The following is a quick round-up and you can feel free to link into and dig deeper in any specific example. We’ll do this with a handful of headlines grabbed from the current front page of the Washington Post but any mainstream outlet or anything further to the left will work equally well.






Now mind you, all these were from a single day!


Here is a comparison of the risk to democracy-as-we-know-it versus a slouchy Trumpland shoulder shrug: Trump Plausibly Committed Impeachable Offenses. A Leading Expert Explains How.

Jared Kushner’s Remarkably Unremarkable Effort To Downplay Russian Interference.

Note, this article is about the secretive process and lies regarding the granting of Trump adviser and son-in-law Jared Kushner and the refusal of White House personnel security director Carl Kline’s failure to appear for testimony.


Kushner’s remarkably unremarkable effort to downplay Russian interference

So many Russians.

Here is a direct rebuke to Kushner using the Maria Butina story to show how Russia works to undermine the US government. Kushner’s dismissal feeds into the risk assessed by federal prosecutor Robert Anderson Jr. in the filing:

“Allowing Russia to “bypass formal channels of diplomacy, win concessions, and exert influence within the United States” by entertaining backchannel lines of communication could result in “commensurate harm to the United States, including harm to the integrity of the United States’ political processes and internal government dealings, as well as to U.S. foreign policy interests and national security,” Anderson wrote.’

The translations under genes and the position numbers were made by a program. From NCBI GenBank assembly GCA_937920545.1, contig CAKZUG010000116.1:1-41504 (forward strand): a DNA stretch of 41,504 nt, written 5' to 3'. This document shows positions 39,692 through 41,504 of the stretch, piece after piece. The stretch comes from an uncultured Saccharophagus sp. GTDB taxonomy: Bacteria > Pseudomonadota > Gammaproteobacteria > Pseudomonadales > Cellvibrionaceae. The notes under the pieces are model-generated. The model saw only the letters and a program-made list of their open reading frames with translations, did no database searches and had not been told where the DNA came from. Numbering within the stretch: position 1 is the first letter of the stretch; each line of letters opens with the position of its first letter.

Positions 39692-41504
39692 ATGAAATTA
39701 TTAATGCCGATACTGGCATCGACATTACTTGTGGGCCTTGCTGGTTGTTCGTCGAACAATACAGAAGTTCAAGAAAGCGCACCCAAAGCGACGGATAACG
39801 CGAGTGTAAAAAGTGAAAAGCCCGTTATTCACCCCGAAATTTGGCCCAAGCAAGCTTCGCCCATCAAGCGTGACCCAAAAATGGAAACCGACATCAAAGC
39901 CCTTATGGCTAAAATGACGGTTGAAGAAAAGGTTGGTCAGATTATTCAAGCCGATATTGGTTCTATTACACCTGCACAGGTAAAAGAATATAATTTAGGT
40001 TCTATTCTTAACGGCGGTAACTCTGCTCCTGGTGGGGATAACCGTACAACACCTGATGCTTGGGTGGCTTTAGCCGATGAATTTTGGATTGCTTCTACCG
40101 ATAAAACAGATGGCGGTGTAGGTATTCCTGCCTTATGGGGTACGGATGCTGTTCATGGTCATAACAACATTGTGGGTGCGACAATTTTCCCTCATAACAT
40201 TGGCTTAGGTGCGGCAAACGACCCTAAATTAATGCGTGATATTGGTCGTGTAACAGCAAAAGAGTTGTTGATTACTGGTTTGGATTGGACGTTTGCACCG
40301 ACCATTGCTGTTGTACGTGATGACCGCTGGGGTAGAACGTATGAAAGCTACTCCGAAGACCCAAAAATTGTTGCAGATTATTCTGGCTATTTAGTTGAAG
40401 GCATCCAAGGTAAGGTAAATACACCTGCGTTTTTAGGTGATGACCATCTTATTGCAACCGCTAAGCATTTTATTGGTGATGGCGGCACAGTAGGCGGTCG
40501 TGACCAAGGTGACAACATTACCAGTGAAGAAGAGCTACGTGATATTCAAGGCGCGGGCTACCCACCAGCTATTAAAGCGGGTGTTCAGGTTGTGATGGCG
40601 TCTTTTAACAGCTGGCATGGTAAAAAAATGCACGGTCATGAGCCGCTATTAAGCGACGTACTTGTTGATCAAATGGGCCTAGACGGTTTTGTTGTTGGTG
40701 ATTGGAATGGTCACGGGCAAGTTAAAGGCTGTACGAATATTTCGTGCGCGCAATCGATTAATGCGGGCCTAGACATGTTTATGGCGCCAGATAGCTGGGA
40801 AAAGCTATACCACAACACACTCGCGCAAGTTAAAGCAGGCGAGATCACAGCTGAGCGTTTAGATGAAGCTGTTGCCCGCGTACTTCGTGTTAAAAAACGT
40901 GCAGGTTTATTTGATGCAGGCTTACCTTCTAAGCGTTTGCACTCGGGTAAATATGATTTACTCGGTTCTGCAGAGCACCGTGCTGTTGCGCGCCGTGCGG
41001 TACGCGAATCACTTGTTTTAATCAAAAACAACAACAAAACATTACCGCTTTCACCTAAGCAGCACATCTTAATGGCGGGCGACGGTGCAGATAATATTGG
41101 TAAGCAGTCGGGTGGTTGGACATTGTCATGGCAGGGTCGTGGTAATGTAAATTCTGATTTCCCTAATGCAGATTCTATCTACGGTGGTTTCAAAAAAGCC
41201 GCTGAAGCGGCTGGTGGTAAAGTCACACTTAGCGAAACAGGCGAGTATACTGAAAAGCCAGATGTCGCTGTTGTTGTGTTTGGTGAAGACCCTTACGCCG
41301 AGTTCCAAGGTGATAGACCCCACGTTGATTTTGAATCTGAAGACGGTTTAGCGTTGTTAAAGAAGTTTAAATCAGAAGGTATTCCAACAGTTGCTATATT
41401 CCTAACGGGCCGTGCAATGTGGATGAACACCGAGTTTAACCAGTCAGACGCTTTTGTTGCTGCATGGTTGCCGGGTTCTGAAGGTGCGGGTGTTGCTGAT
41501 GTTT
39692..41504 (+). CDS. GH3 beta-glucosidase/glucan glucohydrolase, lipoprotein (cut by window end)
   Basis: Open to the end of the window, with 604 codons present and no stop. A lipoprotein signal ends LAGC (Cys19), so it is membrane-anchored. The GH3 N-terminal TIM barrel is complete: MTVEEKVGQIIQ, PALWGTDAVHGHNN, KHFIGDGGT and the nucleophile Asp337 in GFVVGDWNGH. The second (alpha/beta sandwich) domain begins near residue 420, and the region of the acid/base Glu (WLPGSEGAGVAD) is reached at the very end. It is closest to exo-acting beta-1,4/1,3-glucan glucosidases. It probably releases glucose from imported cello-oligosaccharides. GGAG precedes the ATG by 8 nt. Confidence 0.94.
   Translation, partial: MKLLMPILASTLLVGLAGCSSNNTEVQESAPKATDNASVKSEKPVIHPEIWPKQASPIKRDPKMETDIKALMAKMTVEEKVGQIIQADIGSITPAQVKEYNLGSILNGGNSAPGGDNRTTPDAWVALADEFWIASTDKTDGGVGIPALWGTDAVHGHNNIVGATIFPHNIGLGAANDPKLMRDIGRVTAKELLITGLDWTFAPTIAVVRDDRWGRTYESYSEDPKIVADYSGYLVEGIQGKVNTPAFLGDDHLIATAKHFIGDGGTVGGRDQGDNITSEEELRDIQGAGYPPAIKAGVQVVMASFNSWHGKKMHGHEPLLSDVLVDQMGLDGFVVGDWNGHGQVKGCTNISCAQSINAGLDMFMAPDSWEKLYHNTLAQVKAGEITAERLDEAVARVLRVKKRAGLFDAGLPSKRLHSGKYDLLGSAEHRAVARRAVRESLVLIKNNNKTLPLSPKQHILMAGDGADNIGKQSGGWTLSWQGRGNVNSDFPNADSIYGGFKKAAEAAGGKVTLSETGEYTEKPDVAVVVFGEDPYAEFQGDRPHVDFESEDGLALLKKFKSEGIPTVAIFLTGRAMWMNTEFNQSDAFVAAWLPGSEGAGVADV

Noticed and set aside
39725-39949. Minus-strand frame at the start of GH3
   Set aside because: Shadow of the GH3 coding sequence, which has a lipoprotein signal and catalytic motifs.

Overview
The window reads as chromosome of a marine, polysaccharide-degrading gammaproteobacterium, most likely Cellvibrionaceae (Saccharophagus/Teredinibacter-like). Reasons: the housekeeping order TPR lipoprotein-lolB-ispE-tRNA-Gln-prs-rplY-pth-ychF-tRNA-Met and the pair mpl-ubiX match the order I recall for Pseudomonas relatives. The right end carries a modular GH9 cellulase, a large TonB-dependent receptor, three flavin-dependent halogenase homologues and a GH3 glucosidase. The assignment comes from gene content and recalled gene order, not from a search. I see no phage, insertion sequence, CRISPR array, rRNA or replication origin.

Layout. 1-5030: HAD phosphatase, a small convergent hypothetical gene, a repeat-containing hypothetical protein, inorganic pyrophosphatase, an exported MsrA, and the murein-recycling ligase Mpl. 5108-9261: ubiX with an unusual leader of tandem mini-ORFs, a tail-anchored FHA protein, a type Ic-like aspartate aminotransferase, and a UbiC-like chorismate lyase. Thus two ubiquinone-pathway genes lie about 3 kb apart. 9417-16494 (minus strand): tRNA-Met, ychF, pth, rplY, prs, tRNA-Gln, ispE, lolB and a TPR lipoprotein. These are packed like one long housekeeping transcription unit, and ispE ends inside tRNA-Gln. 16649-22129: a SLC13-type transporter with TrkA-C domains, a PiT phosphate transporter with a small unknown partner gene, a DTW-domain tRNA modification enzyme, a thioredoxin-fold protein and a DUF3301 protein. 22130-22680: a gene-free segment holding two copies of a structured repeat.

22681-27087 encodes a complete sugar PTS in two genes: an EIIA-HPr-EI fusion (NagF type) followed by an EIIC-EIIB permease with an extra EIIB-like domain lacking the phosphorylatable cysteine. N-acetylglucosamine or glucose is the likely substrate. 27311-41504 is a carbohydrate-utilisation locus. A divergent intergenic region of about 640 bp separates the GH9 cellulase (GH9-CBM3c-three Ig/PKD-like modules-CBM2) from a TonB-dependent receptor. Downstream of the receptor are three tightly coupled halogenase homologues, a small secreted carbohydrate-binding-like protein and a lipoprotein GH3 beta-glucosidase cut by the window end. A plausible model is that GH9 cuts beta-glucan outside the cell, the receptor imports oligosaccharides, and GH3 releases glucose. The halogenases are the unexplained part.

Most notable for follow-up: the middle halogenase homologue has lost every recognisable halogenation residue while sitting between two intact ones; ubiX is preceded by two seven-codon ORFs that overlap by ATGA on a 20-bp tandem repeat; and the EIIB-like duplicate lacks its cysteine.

But if you think ‘that’s it, so what, Russia had an opinion and sought to influence US policy’ know it’s a small part of a much larger picture: The Growing Partnership Between Russia’s Government And Cybercriminals.

This is a scary-than-hell report of the ubiquitous penetration of all things United States by Russian cybercriminals. The subhead relates: “Increasingly, you cannot tell which is which when it comes to the criminal and the intelligence agency”.


Gap in the narrative 

So some are saying: Trump-Russia, it happened, we’re investigating, we’ll get to the heart of what happened, people will be held accountable and it can’t happen again.

But know that everything after “it happened” could well be false. Obstruction, refusal to cooperate… and ongoing risk. Again, just a few headlines to end.

The first involves former Department of Homeland Security secretary Kerstjen Nielsen, whose expertise before she focused on locking up immigrant children was cybersecurity: In Push For 2020 Election Security, Top Official Was Warned: Don’t Tell Trump.

Then there is this, from Politico: Turmoil Consumes White House Team Guiding Feds’ Tech Strategy.

The subhead is a great summary: ‘This organization looks like it’s in free fall,’ one former senior federal official says.

There is no defense against foreign intrusion into our 2020 election because our despot leader views this as invalidating the results of the 2016 election.

When you are leader by destiny…